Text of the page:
Bill McKibben is usually a law-abiding man. But last week, McKibben found himself in Washington, D.C.’s central cell block for two days next to convicted murderers and rapists. Guards made him remove his wedding ring for his own safety and he slept, with no mattress, on a wire bed frame. Meals were served twice a day: a bologna sandwich at 3 p.m. and 3 a.m.
It was, of course, McKibben’s choice to end up behind bars. As one of the nation’s top environmentalists, he took part in an ongoing demonstration outside the White House that landed him in handcuffs and in the back of a paddy wagon. Hundreds of activists have joined him in being arrested for civil obedience, including actress Daryl Hannah on Tuesday, in a series of rolling protests that has stretched on for more than a week.
Their issue is a new project know as the Keystone oil pipeline that would transport oil from Canada’s tar sands fields to refineries in the Gulf Coast. The State Department has given the environmental go-ahead for the project, leaving it to the president to make the final decision. But environmentalists like McKibben see it as an expansion of America’s dependence on dirty fuels and are trying to pressure President Obama to nullify the permit and halt the Keystone project.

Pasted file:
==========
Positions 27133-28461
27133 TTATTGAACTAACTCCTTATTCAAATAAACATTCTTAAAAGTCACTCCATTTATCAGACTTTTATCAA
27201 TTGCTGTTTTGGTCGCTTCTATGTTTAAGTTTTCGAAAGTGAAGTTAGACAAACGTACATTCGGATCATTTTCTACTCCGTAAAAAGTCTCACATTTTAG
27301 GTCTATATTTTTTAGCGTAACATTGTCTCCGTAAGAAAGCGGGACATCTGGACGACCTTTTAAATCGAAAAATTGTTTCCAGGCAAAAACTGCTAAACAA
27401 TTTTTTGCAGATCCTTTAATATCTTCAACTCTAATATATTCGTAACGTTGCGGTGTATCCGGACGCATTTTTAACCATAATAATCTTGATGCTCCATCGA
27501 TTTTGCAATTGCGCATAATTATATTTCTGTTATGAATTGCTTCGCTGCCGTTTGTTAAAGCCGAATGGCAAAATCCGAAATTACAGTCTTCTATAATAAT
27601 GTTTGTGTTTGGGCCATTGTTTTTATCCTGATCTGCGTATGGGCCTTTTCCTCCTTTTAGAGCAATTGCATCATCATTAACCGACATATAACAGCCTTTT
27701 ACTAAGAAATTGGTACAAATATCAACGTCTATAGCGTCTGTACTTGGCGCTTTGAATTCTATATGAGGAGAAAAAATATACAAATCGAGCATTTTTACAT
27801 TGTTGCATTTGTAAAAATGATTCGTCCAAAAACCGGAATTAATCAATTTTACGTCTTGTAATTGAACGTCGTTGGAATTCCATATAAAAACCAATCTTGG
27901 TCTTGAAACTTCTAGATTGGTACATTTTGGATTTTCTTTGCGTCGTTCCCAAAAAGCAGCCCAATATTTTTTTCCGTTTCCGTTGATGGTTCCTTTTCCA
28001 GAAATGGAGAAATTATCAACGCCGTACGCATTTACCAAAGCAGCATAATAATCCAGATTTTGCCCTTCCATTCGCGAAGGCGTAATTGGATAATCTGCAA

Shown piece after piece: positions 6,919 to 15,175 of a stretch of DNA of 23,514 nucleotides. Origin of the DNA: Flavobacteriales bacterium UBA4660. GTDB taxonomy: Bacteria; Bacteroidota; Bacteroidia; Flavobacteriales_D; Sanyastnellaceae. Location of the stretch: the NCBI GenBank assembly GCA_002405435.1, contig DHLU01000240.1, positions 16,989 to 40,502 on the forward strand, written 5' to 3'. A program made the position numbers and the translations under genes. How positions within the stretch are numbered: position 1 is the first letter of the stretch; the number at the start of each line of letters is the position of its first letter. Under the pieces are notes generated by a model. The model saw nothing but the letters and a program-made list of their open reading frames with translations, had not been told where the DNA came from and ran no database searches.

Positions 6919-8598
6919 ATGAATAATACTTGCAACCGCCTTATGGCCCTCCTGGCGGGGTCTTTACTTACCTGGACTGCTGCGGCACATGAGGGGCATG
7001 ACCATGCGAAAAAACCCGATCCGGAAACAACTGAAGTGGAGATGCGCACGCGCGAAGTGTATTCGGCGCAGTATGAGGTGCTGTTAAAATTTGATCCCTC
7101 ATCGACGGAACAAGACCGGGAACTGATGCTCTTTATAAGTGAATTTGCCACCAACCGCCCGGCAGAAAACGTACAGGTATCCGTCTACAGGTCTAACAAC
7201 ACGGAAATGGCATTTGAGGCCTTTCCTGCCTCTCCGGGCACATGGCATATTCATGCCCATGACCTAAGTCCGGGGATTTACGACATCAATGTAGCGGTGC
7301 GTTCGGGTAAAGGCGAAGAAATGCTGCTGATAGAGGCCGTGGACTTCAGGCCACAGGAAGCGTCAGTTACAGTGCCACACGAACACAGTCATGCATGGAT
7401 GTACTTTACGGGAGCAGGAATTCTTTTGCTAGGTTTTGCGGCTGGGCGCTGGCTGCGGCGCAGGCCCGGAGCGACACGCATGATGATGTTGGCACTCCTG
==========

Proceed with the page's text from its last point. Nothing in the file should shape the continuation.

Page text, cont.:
For nearly three years, environmentalists have sat patiently, they say. They’ve watched their cause be attacked by conservatives skeptical of environmental threats, and they’ve sat quietly while the White House put things like climate change and species protection on the back burner.
But many of those advocates are using the pipeline debate to draw a line in the (tar) sand for Obama. “If he doesn’t cancel the project, he will have lost our support,” McKibben told The Daily Beast.
There’s an element of heft behind that threat. By late Tuesday, just over 600 people had volunteered to civilly disobey Secret Service officers and be taken away from the White House in handcuffs. Several hundred more watched, applauding with each arrest as if to encourage their fellow protesters. Several high-profile names volunteered as well, including NASA scientist Jim Hansen. McKibben was eager to note that the collection of people prepared for arrest was not all young people, either. “We thought it was improper to ask these volunteers how old they are, so we asked them who was president when they were born. Most of them said FDR.”
On the national level, patience is clearly waning for a president who promised to confront climate change and usher science back into the administration. Faced with occasional questions about climate concerns or other environmental concerns, the White House usually notes that Obama has had his hands full performing CPR on the economy and that congressional Republicans have opposed every effort by the administration to regulate water and air quality.
Obama has stuck his neck out for the environment here and there: $90 billion in the 2009 Recovery Act was devoted to environment and energy efficiency. The Cash for Clunkers program was designed to help clear pollution. And renewable-energy tax credits have helped boost the solar and wind industries.